''There are always factors that are out of our control, in terms of how the global economy is changing, how what used to be [some of] our biggest sources of students [e.g. Malaysia and Singapore] have now become our biggest competitors.''

Otago Girls' High School principal Linda Miller, who is the secondary school representative on the city's new ''project education uplift'' advisory board, noted barriers to attracting international students south.

''You are fighting against a lack of knowledge about New Zealand, but you are also fighting against discrimination from other parts of the country.''

''There is the perception of the cold climate. Often it's a perception sown from other organisations throughout New Zealand: 'Oh you don't want to down south. It's too damn cold'.''

Ultimately, Dunedin institutions had to fight to justify that ''extra plane ride''.

In order to do this the Dunedin education sector was now working together to sell the Dunedin brand. The time was right to sell what the city had to offer.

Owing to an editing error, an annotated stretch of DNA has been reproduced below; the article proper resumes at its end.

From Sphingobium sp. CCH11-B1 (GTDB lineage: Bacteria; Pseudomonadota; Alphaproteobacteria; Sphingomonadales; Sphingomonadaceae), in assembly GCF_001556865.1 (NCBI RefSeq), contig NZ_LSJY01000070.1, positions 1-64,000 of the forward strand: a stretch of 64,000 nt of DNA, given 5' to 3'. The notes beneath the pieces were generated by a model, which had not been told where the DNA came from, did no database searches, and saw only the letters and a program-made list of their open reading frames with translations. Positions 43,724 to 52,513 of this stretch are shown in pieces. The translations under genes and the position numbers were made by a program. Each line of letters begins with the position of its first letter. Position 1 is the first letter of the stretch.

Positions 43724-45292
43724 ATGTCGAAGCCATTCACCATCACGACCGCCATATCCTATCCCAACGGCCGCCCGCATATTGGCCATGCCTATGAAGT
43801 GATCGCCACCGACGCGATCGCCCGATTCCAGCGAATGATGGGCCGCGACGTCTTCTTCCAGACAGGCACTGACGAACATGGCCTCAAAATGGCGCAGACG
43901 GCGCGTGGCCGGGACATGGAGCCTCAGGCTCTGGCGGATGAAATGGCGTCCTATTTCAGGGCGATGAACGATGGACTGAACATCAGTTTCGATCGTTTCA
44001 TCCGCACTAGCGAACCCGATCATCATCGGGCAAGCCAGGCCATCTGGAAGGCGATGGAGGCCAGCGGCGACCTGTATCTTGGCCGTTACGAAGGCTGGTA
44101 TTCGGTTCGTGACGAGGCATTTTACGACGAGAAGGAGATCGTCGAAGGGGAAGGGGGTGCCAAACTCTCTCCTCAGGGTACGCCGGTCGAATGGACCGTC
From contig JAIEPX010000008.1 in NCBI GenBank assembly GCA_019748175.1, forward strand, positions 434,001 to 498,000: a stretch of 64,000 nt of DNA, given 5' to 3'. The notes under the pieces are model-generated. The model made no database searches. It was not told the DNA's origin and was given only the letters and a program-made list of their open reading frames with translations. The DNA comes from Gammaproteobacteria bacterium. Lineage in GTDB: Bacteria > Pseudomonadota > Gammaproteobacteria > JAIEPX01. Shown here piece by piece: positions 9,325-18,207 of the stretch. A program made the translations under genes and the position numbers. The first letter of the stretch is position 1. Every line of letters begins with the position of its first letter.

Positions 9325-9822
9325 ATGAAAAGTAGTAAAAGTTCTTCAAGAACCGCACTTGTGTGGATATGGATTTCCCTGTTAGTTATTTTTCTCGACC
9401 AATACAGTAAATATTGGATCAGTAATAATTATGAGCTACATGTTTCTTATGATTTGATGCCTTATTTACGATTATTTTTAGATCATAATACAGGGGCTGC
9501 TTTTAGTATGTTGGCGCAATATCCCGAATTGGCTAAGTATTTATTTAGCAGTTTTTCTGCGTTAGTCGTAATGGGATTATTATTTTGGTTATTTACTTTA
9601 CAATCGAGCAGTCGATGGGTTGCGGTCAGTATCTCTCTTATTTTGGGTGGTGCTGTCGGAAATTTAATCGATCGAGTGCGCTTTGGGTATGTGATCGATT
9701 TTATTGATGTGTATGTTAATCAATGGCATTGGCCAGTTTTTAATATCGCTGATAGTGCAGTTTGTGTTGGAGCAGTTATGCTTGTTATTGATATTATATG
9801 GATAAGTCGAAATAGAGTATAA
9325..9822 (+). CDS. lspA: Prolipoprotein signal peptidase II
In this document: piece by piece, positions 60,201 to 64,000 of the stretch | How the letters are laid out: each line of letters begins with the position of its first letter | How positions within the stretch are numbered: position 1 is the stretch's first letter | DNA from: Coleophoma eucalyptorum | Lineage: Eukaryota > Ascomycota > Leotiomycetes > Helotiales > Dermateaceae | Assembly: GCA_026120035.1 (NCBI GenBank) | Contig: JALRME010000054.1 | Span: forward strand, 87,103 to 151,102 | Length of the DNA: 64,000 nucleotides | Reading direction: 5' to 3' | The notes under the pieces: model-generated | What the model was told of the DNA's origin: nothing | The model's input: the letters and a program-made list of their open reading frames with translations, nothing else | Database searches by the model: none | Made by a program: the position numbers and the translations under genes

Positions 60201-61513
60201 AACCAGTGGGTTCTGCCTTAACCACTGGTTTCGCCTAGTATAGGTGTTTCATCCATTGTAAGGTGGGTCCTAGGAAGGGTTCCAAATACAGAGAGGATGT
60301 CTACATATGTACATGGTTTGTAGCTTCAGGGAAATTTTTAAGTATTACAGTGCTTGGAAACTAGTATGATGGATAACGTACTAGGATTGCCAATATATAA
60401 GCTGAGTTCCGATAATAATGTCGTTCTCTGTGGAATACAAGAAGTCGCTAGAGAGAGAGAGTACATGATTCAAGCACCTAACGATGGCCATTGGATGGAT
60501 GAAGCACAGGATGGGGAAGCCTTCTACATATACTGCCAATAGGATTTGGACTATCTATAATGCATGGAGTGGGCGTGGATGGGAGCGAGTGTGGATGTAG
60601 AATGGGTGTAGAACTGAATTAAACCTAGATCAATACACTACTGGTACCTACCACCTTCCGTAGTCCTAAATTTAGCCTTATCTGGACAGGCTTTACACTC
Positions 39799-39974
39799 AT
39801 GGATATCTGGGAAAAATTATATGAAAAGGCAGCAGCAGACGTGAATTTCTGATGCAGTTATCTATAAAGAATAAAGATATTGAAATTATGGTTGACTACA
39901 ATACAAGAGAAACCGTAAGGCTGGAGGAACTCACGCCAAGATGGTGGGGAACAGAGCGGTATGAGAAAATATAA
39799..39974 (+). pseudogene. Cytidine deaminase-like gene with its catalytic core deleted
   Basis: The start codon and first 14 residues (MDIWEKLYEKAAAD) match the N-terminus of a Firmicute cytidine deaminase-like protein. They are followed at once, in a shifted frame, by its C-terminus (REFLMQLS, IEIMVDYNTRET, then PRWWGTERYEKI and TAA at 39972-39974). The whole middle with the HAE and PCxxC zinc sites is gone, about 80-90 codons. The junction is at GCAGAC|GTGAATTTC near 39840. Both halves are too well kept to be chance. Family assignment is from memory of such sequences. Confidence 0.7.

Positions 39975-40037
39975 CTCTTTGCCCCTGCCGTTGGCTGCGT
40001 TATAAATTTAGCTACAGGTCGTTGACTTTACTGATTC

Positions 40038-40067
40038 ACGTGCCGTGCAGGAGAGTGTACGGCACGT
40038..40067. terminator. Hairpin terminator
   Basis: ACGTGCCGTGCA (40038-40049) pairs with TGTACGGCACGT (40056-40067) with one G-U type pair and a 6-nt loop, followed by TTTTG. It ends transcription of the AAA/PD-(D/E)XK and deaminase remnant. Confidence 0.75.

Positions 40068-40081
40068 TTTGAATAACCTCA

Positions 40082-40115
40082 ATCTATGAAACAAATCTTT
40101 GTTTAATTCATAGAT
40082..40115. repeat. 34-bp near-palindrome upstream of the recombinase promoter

''If you are wanting your child to learn English and enjoy the Kiwi lifestyle then being one of 200 [international students] in a secondary school [in Auckland] is not going to give you anything like the experience you will get being one of six in Dunedin.''

With international secondary pupils paying tuition fees of between $12,000 and $15,000, the benefits were obvious.

''It's about making up the shortfall in funding from the Government in order to provide the facilities and opportunities that we would like to.''

In an increasingly globalised world it was also important local students were exposed to people from other parts of the world.